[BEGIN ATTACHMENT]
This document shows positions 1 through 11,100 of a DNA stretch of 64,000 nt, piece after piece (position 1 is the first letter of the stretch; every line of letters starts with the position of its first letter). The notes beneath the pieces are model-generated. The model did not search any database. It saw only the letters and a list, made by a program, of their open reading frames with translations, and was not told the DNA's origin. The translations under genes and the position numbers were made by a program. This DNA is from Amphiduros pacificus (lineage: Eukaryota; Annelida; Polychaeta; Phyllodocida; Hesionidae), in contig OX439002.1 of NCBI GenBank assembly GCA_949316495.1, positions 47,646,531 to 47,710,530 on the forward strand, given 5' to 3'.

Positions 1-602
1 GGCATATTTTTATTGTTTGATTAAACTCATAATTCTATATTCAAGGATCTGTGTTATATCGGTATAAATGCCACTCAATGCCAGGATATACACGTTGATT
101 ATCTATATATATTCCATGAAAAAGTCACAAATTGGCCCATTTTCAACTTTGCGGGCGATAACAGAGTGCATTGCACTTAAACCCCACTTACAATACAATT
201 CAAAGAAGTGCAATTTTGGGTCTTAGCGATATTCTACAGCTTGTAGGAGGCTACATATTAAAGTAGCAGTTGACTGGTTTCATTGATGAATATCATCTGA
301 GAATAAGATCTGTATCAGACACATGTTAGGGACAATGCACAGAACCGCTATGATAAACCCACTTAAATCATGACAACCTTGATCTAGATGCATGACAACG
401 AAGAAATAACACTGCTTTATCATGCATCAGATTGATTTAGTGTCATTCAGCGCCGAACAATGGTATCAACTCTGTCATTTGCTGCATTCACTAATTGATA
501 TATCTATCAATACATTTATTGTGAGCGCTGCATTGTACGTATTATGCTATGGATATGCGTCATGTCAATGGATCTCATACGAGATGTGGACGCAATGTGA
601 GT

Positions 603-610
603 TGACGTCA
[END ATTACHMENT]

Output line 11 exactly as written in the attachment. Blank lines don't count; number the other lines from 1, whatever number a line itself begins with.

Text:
603 TGACGTCA